concepts and issues involved, and in bolstering their confidence.

When the course runs again in a few
week's time, the Final Exam will be gone, replaced by a new course
culmination activity I am calling Test Flight.

How will it go? I have no idea. That’s
what makes it so interesting. Based on my previous experiments, I
think the main challenges will be largely those of implementation. In
particular, years of educational high-stakes testing robs many
students of the one ingredient essential to real learning: being
willing to take risks and to fail. As young children we have it.
Schools typically drive it out of us. Those of us lucky enough to end
up at graduate school reacquire it—we have to.

I believe MOOCs, which offer community
interaction through the semi-anonymity of the Internet, offer real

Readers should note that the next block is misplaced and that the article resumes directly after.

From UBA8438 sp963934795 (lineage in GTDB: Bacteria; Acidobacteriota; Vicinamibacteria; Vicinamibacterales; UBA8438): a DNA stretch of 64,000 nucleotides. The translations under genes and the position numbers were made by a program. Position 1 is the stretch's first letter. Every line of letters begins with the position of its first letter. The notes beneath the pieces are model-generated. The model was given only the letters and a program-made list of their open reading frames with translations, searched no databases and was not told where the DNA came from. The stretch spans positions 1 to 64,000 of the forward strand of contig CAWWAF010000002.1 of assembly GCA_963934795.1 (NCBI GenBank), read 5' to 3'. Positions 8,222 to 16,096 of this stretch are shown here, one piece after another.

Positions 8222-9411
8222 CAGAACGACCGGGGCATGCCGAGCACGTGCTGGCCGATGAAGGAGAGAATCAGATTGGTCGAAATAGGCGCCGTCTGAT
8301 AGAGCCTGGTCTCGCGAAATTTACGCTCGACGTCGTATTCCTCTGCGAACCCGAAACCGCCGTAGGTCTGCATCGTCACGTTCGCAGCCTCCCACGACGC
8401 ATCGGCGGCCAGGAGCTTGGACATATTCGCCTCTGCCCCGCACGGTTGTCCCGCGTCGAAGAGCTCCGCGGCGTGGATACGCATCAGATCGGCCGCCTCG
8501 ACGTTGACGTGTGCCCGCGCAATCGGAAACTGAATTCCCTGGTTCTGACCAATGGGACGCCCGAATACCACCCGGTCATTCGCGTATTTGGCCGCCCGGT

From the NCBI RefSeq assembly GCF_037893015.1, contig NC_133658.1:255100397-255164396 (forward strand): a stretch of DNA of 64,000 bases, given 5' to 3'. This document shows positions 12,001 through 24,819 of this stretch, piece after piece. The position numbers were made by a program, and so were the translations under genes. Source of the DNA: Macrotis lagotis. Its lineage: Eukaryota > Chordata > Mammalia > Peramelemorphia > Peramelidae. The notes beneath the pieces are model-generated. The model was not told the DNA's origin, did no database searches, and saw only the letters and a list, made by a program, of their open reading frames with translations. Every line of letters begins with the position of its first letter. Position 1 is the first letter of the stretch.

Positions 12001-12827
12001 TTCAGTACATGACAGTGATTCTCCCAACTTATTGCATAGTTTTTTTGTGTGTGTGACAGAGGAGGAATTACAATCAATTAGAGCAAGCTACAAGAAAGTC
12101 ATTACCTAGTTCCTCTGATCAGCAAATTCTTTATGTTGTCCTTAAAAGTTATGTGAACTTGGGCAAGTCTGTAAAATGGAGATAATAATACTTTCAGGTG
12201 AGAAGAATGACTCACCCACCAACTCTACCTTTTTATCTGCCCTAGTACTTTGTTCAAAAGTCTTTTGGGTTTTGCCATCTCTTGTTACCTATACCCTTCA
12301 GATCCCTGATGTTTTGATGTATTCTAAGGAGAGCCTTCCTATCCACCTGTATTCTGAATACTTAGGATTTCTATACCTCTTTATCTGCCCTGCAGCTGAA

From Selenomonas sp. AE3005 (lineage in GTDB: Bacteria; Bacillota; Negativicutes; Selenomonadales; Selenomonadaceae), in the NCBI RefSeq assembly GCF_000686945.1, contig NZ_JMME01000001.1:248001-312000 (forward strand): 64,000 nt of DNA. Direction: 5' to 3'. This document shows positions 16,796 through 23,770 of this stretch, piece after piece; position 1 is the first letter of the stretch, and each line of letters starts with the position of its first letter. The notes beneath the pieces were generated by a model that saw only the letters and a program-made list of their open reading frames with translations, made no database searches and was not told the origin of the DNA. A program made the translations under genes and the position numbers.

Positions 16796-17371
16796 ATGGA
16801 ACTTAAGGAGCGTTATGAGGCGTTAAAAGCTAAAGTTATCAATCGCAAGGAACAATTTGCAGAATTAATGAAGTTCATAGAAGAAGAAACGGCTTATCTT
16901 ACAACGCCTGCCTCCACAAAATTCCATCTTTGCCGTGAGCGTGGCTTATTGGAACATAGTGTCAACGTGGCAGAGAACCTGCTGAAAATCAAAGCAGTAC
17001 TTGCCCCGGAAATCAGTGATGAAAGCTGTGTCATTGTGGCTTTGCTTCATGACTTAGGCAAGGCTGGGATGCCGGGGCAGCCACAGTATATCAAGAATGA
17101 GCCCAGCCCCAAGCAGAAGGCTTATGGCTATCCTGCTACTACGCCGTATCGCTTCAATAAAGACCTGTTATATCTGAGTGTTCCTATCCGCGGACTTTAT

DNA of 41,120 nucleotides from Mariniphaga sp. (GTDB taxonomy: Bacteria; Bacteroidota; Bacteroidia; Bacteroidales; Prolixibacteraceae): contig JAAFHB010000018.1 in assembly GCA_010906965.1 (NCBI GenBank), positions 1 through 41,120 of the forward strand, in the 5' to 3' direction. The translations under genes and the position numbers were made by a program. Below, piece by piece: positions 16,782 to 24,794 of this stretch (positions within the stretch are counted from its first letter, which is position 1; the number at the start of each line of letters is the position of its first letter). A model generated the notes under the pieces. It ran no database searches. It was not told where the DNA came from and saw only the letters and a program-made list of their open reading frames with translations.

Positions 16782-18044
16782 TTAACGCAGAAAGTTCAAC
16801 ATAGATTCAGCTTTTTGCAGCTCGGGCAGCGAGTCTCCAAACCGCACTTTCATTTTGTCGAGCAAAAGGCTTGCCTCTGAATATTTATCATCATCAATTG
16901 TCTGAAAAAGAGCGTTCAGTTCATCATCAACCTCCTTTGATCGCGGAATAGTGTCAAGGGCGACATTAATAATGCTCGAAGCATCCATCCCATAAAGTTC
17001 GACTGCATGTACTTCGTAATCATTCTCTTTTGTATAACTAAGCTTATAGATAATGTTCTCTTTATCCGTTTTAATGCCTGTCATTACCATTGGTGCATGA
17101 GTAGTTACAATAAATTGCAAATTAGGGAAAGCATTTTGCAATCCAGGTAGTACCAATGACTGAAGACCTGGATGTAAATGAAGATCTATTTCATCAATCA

potential to provide others with a similar opportunity to re-learn
the power of failure. Test Flight will show if this belief is
sufficiently grounded, or a hopelessly idealistic dream! (Test
flights do sometimes crash and burn.)

The more people learn to view failure
as an essential constituent of good learning, the better life will
become for all. As a world society, we need to relearn that innate
childhood willingness to try and to fail. A society that does not
celebrate the many individual and local failures that are an
inevitable consequence of trying something new, is one destined to
fail globally in the long term.

For those interested, I’ll be
describing Test Flight, and reporting on my progress (including the
inevitable failures), in my blog

__MOOCtalk.org__as the experiment continues. (The next session starts on February 3.)